Filed: April 3, 2015
Opinion by: James K. Bredar
Holding: Confidential communications between a husband and wife are privileged, regardless of whether the subject matter relates solely to ordinary business matters.
Facts: Defendant managing members of defendant LLC were also husband and wife. In connection with discovery, husband and wife asserted marital privilege to bar production of 58 documents involving communications between husband and wife.
Analysis: Plaintiff argued the documents should be produced in discovery because the communications related to pure business matters unrelated to the spousal relationship. Plaintiff’s argument relied on a comparison to New York law, which has statutory text similar to Maryland. The court agreed New York law excludes from the martial privilege conversations related solely to “ordinary business matters.” However, the court looked to the Maryland Court of Appeals decision in Coleman v. State, which “refused to read exceptions into the marital privilege where the text [(Section 9-105 of the Courts and Judicial Proceedings Article)] itself had ‘no express exceptions.’” The court found the communications between the husband and wife privileged.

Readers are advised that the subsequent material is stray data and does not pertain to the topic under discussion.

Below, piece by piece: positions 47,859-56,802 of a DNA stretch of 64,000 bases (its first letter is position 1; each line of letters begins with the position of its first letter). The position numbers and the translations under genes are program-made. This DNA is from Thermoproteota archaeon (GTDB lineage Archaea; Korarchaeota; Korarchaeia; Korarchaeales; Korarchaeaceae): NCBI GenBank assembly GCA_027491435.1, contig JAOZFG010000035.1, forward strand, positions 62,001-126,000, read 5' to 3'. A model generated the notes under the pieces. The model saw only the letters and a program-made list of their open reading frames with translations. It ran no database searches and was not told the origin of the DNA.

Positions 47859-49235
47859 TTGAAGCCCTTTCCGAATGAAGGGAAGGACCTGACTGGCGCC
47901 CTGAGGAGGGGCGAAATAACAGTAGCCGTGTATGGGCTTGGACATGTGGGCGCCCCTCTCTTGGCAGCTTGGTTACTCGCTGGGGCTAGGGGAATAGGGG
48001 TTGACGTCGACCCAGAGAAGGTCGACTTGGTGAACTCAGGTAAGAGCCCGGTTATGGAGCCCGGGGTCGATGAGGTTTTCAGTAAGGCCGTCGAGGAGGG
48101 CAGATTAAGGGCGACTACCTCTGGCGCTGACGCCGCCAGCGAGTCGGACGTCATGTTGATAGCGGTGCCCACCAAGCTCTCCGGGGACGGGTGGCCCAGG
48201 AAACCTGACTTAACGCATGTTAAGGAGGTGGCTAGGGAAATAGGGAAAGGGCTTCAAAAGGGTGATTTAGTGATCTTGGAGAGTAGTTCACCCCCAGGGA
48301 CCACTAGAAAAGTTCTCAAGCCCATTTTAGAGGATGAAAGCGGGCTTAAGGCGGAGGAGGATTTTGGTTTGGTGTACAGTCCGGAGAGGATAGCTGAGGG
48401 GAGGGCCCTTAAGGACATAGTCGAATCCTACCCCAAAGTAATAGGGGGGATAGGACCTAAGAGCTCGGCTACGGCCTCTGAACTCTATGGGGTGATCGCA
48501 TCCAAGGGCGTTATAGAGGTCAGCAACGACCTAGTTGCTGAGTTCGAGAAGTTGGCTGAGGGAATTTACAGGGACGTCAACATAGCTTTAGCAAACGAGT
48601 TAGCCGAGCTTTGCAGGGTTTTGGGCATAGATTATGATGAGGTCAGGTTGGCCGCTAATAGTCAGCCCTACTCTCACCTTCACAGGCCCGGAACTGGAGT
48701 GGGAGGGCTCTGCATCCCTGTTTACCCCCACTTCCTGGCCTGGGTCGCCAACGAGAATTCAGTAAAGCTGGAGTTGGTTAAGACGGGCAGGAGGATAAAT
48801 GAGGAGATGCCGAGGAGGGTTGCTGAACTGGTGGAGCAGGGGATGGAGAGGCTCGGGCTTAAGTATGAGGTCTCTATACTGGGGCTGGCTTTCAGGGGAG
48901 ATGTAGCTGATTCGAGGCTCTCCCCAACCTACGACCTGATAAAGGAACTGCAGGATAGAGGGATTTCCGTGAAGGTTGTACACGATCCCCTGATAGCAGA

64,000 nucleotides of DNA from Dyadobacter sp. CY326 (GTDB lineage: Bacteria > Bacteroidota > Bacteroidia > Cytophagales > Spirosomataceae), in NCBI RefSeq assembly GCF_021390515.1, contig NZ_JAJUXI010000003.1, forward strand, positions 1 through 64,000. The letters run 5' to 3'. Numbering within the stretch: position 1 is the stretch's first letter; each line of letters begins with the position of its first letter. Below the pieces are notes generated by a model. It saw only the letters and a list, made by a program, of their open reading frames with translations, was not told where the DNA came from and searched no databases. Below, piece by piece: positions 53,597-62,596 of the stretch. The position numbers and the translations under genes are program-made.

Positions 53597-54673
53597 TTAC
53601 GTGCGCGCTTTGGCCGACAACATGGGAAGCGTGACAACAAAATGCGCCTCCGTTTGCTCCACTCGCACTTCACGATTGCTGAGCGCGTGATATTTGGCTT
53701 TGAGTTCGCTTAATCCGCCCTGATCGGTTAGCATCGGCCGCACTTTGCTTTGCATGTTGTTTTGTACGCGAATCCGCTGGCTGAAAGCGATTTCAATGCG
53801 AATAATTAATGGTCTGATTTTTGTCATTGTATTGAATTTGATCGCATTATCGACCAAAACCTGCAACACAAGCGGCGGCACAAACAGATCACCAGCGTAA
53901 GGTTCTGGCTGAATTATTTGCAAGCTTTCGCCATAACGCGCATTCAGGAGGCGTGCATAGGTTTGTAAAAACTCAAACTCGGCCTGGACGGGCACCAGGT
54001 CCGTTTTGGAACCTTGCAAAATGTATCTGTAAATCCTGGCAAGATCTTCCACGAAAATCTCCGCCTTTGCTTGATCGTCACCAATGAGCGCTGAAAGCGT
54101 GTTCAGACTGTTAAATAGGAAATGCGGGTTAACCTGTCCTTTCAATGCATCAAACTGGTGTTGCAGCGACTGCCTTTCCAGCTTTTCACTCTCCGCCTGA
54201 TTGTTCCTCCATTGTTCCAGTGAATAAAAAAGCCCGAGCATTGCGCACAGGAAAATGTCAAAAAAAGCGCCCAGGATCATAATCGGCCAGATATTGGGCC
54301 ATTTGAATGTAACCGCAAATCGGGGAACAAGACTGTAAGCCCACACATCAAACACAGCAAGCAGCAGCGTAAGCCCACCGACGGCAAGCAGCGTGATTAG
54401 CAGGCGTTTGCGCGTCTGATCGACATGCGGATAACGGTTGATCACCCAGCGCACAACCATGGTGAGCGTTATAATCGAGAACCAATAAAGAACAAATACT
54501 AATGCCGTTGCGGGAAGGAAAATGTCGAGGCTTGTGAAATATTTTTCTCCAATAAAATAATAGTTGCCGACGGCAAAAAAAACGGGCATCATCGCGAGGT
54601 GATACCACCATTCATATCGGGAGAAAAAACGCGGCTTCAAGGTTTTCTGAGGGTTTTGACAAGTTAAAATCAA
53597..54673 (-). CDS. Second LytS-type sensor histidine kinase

The court went on to state that the parties must still determine whether the communications were confidential because the privilege does not apply if the communications were “made with the contemplation or expectation that a third party would learn” of the communications.